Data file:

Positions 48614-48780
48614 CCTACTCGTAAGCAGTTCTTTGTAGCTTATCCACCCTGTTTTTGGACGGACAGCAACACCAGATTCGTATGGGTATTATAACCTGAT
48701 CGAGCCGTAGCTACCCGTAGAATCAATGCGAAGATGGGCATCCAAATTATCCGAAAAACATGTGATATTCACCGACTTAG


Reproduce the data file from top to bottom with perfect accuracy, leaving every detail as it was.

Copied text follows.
Positions 48614-48780
48614 CCTACTCGTAAGCAGTTCTTTGTAGCTTATCCACCCTGTTTTTGGACGGACAGCAACACCAGATTCGTATGGGTATTATAACCTGAT
48701 CGAGCCGTAGCTACCCGTAGAATCAATGCGAAGATGGGCATCCAAATTATCCGAAAAACATGTGATATTCACCGACTTAG